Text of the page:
With its dozens of sandy, white beaches, such as Ponta Negra and its famous Morro do Careca, Tabatinga - the cliff of dolphins, Pirangi, Redinha, Pipa and Genipabu with its famous fixed sand dunes and imported dromedaries, tourism is the most important industry of Natal, attracting Brazilians, Europeans (many from Spain, England, Scandinavia, Germany, Portugal, Italy and France), and U.S. citizens alike. There has been an increase of 134% in foreign tourism in Natal between 2002 and 2005 (for the same time period the increase of foreign tourism in Brazil was 48%); This is a due to the accessibility of Natal and the appeal Brazil has for an increasing number of tourists, clearly showing that Natal is the area leading the Brazilian tourism boom. Natal is the number one area receiving international investments in Brazil. Natal will benefit enormously from the massive future investments on the coastline.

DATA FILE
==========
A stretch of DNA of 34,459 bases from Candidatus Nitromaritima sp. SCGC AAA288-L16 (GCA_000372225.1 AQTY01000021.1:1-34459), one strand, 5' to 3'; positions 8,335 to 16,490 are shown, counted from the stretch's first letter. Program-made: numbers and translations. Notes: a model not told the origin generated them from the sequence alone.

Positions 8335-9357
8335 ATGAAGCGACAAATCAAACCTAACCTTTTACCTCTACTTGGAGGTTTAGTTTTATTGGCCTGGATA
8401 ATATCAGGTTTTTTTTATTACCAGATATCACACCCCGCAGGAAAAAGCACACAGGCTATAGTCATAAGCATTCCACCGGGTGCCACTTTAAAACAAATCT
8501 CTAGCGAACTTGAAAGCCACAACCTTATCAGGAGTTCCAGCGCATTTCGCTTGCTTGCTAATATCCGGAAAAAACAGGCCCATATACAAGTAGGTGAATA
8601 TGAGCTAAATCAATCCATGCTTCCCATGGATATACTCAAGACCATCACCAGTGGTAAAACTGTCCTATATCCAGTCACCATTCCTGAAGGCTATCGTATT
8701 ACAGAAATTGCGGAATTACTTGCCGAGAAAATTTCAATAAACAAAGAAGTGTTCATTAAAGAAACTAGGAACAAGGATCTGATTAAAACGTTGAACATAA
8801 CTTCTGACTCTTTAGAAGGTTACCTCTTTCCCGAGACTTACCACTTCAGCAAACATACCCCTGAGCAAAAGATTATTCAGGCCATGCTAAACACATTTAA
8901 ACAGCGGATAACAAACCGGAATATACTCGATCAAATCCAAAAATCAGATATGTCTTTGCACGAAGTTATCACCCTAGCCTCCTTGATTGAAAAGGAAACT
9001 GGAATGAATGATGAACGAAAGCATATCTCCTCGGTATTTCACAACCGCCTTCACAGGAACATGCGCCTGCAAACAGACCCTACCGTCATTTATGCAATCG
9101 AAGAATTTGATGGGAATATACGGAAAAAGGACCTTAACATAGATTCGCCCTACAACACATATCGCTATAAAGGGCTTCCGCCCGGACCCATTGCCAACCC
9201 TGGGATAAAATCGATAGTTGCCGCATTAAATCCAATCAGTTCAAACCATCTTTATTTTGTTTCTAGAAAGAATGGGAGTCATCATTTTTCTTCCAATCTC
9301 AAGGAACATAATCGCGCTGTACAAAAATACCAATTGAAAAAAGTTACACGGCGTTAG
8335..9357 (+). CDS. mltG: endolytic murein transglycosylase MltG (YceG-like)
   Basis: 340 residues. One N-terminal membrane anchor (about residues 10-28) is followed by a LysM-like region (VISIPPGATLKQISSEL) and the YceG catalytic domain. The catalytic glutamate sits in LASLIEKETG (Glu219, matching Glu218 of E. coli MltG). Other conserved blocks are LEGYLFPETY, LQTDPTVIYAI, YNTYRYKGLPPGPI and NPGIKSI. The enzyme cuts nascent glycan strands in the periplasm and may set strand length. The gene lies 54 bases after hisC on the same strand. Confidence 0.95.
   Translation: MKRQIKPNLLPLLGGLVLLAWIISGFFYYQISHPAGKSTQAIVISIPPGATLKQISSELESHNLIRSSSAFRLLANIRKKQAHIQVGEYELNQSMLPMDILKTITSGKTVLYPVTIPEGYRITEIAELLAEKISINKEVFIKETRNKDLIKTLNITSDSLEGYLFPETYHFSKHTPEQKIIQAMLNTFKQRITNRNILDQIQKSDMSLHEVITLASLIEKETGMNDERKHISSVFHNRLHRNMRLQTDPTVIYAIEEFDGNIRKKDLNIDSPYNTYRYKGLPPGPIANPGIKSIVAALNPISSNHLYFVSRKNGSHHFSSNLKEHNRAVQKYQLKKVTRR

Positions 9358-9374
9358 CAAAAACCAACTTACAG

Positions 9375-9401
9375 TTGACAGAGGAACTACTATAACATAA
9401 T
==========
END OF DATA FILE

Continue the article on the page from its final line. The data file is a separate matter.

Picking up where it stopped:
Within the next five years more than ten golf courses will be developed on the Natal coastline and more than $1.8 billion will be invested in new hotels, resorts and improving infrastructure (the equivalent to 8% of all foreign investments that the entire Brazilian economy received last year). Due to the booming tourism and enormous potential for further growth, the local government has decided to build a new airport in Natal which will be the biggest airport in South America (8th biggest in the world). The airport will be specifically designed to be able to cater for the new Airbus A-380, which will further confirm Natal's position as the number one tourist destination in Brazil. Thompson Holidays started direct charter flights to Brazil in early 2006, and to no surprise the chosen destination was Natal. Being the Number one beach tourism area and a symbol of the Northeastern Brazil, Natal will benefit enormously from future domestic economic growth and increasing spending powers of the Brazilian population (180 million). Last year, 2.8 million visited Natal (for the same period, 345,000 foreigners visited Natal).